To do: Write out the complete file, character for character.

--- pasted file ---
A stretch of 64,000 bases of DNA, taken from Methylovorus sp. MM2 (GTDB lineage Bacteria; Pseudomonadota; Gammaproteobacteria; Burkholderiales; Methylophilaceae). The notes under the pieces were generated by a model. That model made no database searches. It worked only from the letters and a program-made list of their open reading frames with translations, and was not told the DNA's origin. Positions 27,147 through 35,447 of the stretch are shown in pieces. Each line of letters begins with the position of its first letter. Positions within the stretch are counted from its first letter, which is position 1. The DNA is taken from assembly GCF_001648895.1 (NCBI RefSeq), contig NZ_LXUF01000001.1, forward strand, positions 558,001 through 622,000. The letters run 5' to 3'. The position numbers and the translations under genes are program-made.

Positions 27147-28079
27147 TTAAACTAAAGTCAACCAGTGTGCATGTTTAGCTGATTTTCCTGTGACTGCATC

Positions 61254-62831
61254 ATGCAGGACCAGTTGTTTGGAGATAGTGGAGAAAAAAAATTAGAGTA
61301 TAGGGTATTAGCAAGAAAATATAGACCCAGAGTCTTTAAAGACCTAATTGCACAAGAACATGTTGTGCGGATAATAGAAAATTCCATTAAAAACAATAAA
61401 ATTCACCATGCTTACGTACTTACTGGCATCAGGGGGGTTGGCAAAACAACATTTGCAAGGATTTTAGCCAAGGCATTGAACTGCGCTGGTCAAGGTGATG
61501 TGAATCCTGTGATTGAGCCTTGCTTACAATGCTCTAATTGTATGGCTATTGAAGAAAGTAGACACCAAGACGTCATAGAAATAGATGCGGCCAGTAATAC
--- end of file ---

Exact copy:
A stretch of 64,000 bases of DNA, taken from Methylovorus sp. MM2 (GTDB lineage Bacteria; Pseudomonadota; Gammaproteobacteria; Burkholderiales; Methylophilaceae). The notes under the pieces were generated by a model. That model made no database searches. It worked only from the letters and a program-made list of their open reading frames with translations, and was not told the DNA's origin. Positions 27,147 through 35,447 of the stretch are shown in pieces. Each line of letters begins with the position of its first letter. Positions within the stretch are counted from its first letter, which is position 1. The DNA is taken from assembly GCF_001648895.1 (NCBI RefSeq), contig NZ_LXUF01000001.1, forward strand, positions 558,001 through 622,000. The letters run 5' to 3'. The position numbers and the translations under genes are program-made.

Positions 27147-28079
27147 TTAAACTAAAGTCAACCAGTGTGCATGTTTAGCTGATTTTCCTGTGACTGCATC

Positions 61254-62831
61254 ATGCAGGACCAGTTGTTTGGAGATAGTGGAGAAAAAAAATTAGAGTA
61301 TAGGGTATTAGCAAGAAAATATAGACCCAGAGTCTTTAAAGACCTAATTGCACAAGAACATGTTGTGCGGATAATAGAAAATTCCATTAAAAACAATAAA
61401 ATTCACCATGCTTACGTACTTACTGGCATCAGGGGGGTTGGCAAAACAACATTTGCAAGGATTTTAGCCAAGGCATTGAACTGCGCTGGTCAAGGTGATG
61501 TGAATCCTGTGATTGAGCCTTGCTTACAATGCTCTAATTGTATGGCTATTGAAGAAAGTAGACACCAAGACGTCATAGAAATAGATGCGGCCAGTAATAC